Username:   Remember Me
Password:  

Uber Articles {Über (ger) adj. above, beyond }

- Above and Beyond a Mere Article Directory

 
 

Understanding Fertility Factors

By Fredrik Andreasson

For most people, fertility is not a major concern in day-to-day life. After deciding to become pregnant, however, fertility can easily become all-consuming. Women track minute changes in their bodies over the course of their menstrual cycle; men wear loose pants and take vitamin supplements. Understanding the factors that influence fertility for both men and women is important when trying to achieve that all-important conception.

For both men and women, fertility at its most basic is connected to general health. Chronic disease, fatigue, stress, and pain can all negatively impact the chances of conception. In addition, many medications can affect fertility for both men and women. Therefore, when trying to get pregnant, the best things a couple can do are to consult their physicians to control ongoing health issues, eat well, get plenty of rest, and relax.

Fertility awareness in women

Women’s fertility varies over the course of the menstrual cycle, which is approximately 28 days long for most women. A woman may become pregnant at any time in her menstrual cycle, but the highest probability of pregnancy, commonly called the fertile window, occurs within approximately 2 days of ovulation. There are many methods of predicting the timing of the fertile window, also called fertility awareness, including:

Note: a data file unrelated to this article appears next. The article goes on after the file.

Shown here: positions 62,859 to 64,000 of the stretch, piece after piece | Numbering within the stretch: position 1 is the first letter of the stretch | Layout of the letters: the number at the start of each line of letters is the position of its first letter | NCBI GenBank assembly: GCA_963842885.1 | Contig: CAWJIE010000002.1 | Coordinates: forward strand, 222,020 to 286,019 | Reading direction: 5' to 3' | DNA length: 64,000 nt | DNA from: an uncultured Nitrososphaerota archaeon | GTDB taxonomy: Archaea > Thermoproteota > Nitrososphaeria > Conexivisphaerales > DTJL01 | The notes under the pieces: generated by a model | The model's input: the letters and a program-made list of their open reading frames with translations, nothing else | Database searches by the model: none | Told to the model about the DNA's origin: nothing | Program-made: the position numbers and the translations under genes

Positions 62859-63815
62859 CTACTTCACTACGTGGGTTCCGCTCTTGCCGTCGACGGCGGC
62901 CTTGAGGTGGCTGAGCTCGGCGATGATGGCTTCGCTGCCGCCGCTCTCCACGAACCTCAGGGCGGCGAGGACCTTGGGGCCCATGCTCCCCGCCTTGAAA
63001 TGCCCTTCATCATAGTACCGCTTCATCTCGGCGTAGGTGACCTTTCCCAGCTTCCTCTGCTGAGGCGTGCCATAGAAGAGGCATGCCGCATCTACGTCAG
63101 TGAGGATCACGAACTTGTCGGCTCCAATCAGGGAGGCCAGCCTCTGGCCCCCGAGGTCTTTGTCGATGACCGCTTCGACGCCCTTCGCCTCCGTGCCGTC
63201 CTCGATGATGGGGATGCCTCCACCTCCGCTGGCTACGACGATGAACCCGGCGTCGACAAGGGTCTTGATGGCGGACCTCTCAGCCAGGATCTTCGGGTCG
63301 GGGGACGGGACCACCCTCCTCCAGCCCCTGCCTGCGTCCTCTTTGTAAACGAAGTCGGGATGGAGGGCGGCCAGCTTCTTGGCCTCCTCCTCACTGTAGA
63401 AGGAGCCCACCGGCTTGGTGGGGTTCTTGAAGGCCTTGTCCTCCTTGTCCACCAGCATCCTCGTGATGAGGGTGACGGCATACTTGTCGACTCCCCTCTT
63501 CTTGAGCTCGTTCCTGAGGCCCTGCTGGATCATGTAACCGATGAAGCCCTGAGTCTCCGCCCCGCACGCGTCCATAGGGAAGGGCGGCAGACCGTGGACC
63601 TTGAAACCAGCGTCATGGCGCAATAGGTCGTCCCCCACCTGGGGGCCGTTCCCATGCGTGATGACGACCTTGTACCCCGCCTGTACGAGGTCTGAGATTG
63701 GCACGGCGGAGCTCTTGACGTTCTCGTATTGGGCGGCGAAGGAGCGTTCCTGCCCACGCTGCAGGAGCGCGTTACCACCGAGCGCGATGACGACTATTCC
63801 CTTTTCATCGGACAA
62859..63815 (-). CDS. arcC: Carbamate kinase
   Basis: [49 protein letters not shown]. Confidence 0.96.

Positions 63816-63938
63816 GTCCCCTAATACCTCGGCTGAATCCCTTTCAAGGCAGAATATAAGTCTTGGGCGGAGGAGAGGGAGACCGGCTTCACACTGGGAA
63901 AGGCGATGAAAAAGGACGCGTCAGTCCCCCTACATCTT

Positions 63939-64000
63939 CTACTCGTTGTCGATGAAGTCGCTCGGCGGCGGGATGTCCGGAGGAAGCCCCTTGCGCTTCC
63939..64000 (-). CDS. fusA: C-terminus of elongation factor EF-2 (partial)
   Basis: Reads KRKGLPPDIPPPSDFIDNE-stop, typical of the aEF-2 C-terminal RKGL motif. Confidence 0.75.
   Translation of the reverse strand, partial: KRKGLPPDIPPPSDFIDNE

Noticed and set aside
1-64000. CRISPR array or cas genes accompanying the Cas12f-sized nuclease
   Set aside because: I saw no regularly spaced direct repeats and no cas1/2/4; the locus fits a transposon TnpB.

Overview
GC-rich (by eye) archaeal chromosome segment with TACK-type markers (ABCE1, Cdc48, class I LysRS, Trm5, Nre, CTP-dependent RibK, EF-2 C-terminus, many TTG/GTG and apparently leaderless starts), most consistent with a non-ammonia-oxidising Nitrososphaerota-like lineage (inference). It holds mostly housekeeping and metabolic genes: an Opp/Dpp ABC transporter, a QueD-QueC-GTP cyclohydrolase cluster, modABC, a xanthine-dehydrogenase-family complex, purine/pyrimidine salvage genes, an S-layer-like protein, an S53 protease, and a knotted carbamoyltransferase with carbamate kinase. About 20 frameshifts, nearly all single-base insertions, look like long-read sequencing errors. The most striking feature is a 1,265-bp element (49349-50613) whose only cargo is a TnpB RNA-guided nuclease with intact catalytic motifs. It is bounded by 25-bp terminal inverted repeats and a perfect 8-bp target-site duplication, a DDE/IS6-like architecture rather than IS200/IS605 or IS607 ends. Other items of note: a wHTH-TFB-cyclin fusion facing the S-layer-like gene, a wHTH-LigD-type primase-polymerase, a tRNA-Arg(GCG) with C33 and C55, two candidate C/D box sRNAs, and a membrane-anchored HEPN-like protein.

Cycle history. In a typical menstrual cycle, ovulation occurs 14 days before menstruation. Women who have regular cycles can predict their ovulation date based on their previous cycle.

Basal body temperature (BBT). When ovulation occurs, the hormones released cause the resting temperature of the body to rise noticeably. Women who chart their BBT can pinpoint the time of ovulation during their cycle.

Cervical mucus signs. The color and viscosity of cervical mucus changes throughout the menstrual cycle. Cervical fluid that is the color and consistency of egg whites is one of the best predictors of an approaching fertile window.

Cervical position. The position and firmness of the cervix also changes throughout the menstrual cycle. A high, soft cervix is a good predictor of fertility.

Hormone concentrations in urine. The concentration of lutenizing hormone (LH) in urine rises shortly before ovulation. Ovulation predictor kits (OPKs) can detect imminent ovulation by measuring the concentration of LH in urine.

Fertility factors in women

The largest factor influencing a woman’s fertility is age. All of the eggs a woman will ever have are formed in the ovaries during fetal development, and they degrade with time. Women are most likely to conceive in their 20s and early 30s, and over half of women are infertile by their early 40s.

Other general factors influencing women’s fertility are:

Smoking. Smoking is physically harmful to the ovaries and also interferes with the body’s ability to produce estrogen.

Sexually transmitted diseases (STDs). Many STDs can present no symptoms while damaging the reproductive organs.

Body weight and/or eating disorders. Body fat produces estrogen, one of the hormones that influence fertility. Women with either too much or too little body fat may have irregular menstrual cycles and decreased fertility.

In addition to the above general factors, many medical conditions, including endocrine disorders, malfunctions of the reproductive organs, and genetic disorders may negatively impact fertility.

Fertility factors in men